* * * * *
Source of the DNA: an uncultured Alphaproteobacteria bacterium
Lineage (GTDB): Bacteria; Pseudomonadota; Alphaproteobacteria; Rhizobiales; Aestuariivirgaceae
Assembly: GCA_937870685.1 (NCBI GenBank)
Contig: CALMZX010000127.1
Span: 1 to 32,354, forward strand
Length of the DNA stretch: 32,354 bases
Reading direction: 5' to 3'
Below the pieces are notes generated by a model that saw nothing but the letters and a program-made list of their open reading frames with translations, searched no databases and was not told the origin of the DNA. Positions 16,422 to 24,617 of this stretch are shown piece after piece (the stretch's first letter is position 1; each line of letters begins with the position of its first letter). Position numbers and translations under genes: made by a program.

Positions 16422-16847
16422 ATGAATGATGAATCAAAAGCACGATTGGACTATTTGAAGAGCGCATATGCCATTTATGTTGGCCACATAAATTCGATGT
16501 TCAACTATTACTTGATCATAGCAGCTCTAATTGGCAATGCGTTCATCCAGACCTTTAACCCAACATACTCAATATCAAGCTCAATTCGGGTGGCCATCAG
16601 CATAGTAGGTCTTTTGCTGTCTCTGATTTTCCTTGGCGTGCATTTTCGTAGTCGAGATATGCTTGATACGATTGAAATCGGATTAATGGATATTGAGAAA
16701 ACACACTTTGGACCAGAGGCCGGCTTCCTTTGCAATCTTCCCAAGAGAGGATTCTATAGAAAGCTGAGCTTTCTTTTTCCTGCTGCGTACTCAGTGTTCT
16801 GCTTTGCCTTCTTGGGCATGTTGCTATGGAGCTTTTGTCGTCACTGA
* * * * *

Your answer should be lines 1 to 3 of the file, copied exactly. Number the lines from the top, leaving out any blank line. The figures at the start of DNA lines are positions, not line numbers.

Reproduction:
Source of the DNA: an uncultured Alphaproteobacteria bacterium
Lineage (GTDB): Bacteria; Pseudomonadota; Alphaproteobacteria; Rhizobiales; Aestuariivirgaceae
Assembly: GCA_937870685.1 (NCBI GenBank)